Back To The Future

Guest Correspondence

Sarasota County is currently updating it’s Comprehensive Plan, a document adopted to provide policy guidance for the development of the community.  This iteration will undoubtedly contain goals and objectives which demonstrate that the more things change, the more they stay the same.

Indeed, parts of the County’s first comprehensive plan, titled Apoxsee, contain verbiage that, when viewed freestanding, might just as easily be draft language for the 2016 version of the Plan as it was adopted language in 1980. Consider the following, “(i)n many cases, the cost of land, labor and materials and financing elevate a home’s price above a figure affordable to low- and moderate-income families.  These same costs affect the price of rental housing as well.” Affordable housing remains a problem, but there are a number of challenging conditions that lead to it. Policy will never be able to dictate that Sarasota not be a coastal community, but being a coastal community is oftentimes a sufficient condition for housing affordability issues. Unfortunately, sometimes, conditions which create problems also create benefits. In those cases, communities can find themselves spinning their wheels.

It’s not difficult to find examples like the one above, either. Take, for instance, this excerpt from the transportation chapter of Apoxsee where congestion problems are attributed, alongside population growth, to “seasonal fluctuations in population which have combined to stress the existing system beyond it’s capacity to handle traffic.” It would seem that residents in the 1970s were likewise afflicted by an influx of tourists and part-time residents.  Being a beach community with high-quality ecological, cultural, and other amenities is a sufficient condition for seasonal visitation. Moreover, the economic impact from it is one of the more vital components of the local economy.  

In the introduction to Apoxee, a reader may experience another time warp. Under a section titled “The Growth Issue,” it’s noted that, “(m)any local residents, however, have viewed the rapid development of Sarasota with considerable alarm, and have been concerned that rapid growth, if not properly managed, could result in a decline in the current quality of life.”  Further along, it continues, “(t)hey maintain that if proper planning and implementation does not occur, essential government services would become inadequate and that existing residents would have to pay a disproportionate share of local taxes to support new development.”  Similar concerns were echoed at public workshops during the current update.  Of course, we may take comfort in the fact that, nearly 40 years after they were documented in Apoxsee, new residents still migrate to Sarasota for it’s quality of life and the tax rate is lower than it was 20 years ago.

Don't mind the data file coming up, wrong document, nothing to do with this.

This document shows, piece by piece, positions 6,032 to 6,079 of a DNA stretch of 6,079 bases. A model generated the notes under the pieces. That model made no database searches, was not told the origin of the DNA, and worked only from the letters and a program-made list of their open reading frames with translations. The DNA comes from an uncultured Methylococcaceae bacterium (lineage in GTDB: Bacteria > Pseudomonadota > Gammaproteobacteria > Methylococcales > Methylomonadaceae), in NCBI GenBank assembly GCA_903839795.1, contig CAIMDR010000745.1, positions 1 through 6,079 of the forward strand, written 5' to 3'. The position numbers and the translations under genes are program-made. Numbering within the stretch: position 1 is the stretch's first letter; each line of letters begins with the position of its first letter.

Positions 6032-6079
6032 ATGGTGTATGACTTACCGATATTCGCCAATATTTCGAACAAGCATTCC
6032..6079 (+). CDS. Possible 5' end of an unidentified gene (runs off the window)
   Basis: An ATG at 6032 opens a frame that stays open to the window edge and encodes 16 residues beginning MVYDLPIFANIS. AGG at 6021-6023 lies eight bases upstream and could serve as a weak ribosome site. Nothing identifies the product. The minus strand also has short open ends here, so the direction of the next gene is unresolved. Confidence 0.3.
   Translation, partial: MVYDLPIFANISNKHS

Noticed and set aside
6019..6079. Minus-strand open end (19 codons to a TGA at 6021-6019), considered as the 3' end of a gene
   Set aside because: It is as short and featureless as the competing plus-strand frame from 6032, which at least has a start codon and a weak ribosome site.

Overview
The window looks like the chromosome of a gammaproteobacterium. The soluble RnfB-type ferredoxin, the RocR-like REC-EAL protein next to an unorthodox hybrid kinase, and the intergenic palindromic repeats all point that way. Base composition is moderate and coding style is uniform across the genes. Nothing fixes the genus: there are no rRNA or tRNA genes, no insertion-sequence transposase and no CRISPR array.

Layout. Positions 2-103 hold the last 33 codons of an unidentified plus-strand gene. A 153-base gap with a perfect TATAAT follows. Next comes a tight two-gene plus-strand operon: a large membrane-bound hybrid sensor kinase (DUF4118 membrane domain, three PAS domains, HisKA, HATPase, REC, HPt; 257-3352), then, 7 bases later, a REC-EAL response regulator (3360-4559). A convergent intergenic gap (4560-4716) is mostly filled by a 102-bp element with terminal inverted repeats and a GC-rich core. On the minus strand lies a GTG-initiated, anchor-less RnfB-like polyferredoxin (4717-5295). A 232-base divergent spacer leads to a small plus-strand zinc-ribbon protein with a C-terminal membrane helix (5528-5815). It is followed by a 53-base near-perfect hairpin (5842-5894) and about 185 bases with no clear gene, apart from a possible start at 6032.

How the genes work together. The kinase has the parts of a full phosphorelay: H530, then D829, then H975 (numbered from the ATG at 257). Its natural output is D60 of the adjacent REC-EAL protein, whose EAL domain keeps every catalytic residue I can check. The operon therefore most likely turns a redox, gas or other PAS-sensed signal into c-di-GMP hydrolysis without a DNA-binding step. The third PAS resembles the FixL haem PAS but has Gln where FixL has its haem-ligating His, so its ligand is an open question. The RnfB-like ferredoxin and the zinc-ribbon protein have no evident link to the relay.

As the comprehensive plan is updated, it’s important for citizens to note that some of the area’s problems aren’t solely an effect of prior missteps but, rather, they’re sometimes part in parcel to what the community is and oftentimes partially created by elements that also make it great. Granted, that doesn’t absolve the comprehensive plan, and those drafting it, from trying to mitigate those problems. To that point, perhaps the most relevant question for County staff and elected officials to ask is: what will we document today that we never want to write about again?

Kevin Cooper is the vice president for Public Policy and Sarasota Tomorrow Initiatives for The Greater Sarasota Chamber of Commerce

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